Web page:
Band between the sidechains of two segments.

Bands are one of the most important tools in Foldit. Bands were originally called "Rubber Bands", and as the name implies, they tend to pull things together.

Foldit bands can also be used to push things apart, which is difficult with real rubber bands.

There are two types of bands. One type of band is drawn from segment to segment in the protein. The other type of band starts on a segment, but ends at a point in space. This type of band is called a spaceband, "band in space"or BiS. The name spaceband is used in this article.

Banding rules Edit


A "Band in Space" (BiS) or spaceband.

All bands must start on a segment. The band may start on the segment's backbone, or on one of the atoms in the segment's sidechain. A segment-to-segment band must end on the backbone or sidechain of a different segment.

A spaceband must also start on the backbone or sidechain of a segment. A spaceband ends at an arbitrary point in space. While Foldit doesn't show any spatial coordinates, the "space" end of a spaceband seems to be anchored to a specific point in space. The ends of a segment-to-segment band, in contrast, tend to move around in space as the protein changes shape.

One other restriction applies to symmetry puzzles. These puzzles have a main protein, and one or more symmetric copies of the main protein. All bands must begin on a segment of the main protein. A segment-to-segment band can be drawn from the main protein to a segment on one of the symmetric copies.

Drawing bands Edit

As noted above, bands must start on the backbone or sidechain of a segment.

In the original Foldit interface, band are drawn with shift left-click and drag. Or, with a three-button mouse, middle-click and drag. The original interface must be in pull mode to draw a band.

In the selection interface, bands are drawn with a right-click and drag. Control or command left-click and drag are also available.

If sidechains are hidden, new bands can only be started on the protein's backbone. Use the sidechain view options "Show Stubs" or "Show All" for banding sidechains.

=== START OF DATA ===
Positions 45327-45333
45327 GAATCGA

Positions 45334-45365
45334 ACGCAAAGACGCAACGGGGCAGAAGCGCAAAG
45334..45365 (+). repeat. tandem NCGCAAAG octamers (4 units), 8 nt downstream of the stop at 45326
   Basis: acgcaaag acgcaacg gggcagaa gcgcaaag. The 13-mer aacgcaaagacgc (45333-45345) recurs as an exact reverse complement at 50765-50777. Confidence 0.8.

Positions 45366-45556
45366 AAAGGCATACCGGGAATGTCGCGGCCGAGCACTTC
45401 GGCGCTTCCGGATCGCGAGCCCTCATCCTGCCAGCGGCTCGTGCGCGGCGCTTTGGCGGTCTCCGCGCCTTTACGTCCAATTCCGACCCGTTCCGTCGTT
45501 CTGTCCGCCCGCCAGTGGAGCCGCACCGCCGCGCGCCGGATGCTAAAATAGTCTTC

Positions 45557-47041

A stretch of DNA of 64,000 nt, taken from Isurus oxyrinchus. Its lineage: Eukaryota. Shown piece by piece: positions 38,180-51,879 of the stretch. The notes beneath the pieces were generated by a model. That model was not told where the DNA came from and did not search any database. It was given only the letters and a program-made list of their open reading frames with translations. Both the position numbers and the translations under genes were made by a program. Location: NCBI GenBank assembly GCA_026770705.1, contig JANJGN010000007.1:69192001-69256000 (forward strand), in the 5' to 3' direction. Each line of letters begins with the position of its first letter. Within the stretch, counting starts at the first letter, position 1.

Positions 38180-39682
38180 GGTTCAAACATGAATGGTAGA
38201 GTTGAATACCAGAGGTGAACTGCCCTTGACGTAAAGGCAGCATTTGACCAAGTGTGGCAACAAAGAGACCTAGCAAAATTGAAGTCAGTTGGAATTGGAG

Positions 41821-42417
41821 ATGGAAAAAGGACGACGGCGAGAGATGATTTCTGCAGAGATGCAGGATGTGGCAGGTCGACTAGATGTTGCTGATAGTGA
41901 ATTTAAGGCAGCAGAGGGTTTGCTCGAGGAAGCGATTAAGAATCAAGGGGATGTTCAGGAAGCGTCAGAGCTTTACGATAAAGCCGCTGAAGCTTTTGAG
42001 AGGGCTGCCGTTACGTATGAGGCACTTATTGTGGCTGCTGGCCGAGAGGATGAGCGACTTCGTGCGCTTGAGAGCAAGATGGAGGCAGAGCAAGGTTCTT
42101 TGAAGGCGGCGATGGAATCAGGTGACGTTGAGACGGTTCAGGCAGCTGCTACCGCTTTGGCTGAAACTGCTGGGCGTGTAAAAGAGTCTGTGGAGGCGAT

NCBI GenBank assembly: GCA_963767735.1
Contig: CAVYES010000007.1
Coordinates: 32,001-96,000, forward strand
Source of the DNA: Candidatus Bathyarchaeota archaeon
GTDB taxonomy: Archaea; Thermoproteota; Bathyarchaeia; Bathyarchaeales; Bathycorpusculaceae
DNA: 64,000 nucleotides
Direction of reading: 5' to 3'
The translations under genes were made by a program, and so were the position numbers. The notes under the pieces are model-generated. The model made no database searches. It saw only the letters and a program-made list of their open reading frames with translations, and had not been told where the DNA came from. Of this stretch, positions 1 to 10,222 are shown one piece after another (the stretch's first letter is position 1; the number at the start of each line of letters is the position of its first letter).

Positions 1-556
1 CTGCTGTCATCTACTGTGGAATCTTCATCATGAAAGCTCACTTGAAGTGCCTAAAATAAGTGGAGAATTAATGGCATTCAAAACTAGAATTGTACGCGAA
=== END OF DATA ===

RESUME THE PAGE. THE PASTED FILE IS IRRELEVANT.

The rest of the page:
The default "Cartoon" (and its slimmer sibling "Cartoon Thin") protein views limit which atoms can be banded. No backbone atoms are shown. Only the non-hydrogen atoms of the sidechain are shown, so only these can be banded.

Other protein view options such as "Stick+H" show additional backbone atoms, and make hydrogens visible for banding. Recipes can also band to any atom.

Attributes of bands Edit

Bands have a strength attribute, which defaults to 1.0. Band strength can be adjusted from 0.5 to 10.0 in the Foldit client. Recipes can change band strength from 0.0 to 10.0.

The unit of measure for band strength is not known.

Bands have two different length properties. The first is simply the current length of the band. The second is called the "goal length", which is how long the band wants to be. (Somewhat confusingly, goal length is referred to simply as "length" in the Foldit client.)

For a segment-to-segment band, the current length can't be changed directly, but it may change if the banded segments move relative to each other.

For a spaceband, the current length is set when you draw the band, or by the value of "rho" on the band.Add call in a recipe. The current length of a spaceband can be changed by dragging on the "space" end of the band in a client.

In general, the default goal length is 3.5, and goal length can be changed from 0.0 to 20.0 in the client. Recipes can set a goal length up to 10,000.

One exception: the default goal length of a manually drawn spaceband is zero. A spaceband drawn by band.Add has a goal length of 3.5, just like a segment-to-segment band.

Band length is measured in angstroms, a unit of length used in protein analysis.

When a segment-to-segment band's goal length is shorter than its current length, the band tends to pull the two segments together.

When the band's goal length is longer than its current length, it tends to push the segments apart.


"Push" band with goal length longer than current length.

A segment-to-segment band has two conical goal length indicators. They're positioned between the segments when the goal length is less than or equal to the band's current length. The length cones appear on thin projections beyond the segments when the goal length is greater than the current length.

Spacebands are similar, but have only a single cone indicating goal length. When the cone is between the segment and the point in space, the band tends to pull the segment toward the point in space. When the cone projects beyond the segment, the band tends to push the segment away from the point in space.

Foldit Lua InterfaceEdit

The function band.AddBetweenSegments adds a band between two segments.

The function band.Add creates a spaceband that connects a segment to a point in space.

The function band.AddToBandEndpoint adds a band between a segment and the endpoint of an existing band. The existing band may be either a segment-to-segment band or a spaceband. For a spaceband, the endpoint is always a point in space. The existing band may have been created manually in the Foldit user interface, or by a recipe using one of the three "band add" functions.

The other functions in the band library allow bands to be deleted, enabled, or disabled, and control the goal and strength of bands.